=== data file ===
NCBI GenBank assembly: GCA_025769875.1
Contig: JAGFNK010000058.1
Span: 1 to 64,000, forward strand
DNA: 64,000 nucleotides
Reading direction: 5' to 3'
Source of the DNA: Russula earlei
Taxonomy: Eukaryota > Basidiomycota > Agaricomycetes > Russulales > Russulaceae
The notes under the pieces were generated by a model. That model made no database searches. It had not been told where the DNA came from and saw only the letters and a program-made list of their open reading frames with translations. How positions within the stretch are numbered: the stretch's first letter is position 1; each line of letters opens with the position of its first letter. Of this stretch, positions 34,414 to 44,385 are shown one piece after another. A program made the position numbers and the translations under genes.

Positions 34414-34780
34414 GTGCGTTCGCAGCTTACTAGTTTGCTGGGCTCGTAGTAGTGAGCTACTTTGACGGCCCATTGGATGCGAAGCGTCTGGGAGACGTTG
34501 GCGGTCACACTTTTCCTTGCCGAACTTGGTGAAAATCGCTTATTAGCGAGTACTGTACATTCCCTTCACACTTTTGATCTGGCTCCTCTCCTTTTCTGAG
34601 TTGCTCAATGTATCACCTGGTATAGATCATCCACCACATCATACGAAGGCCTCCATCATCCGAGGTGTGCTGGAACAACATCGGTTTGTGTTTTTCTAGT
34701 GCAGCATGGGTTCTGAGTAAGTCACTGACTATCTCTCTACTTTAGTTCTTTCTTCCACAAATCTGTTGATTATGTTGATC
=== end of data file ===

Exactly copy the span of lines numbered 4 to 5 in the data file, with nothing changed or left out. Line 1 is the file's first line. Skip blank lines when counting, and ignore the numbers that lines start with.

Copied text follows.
DNA: 64,000 nucleotides
Reading direction: 5' to 3'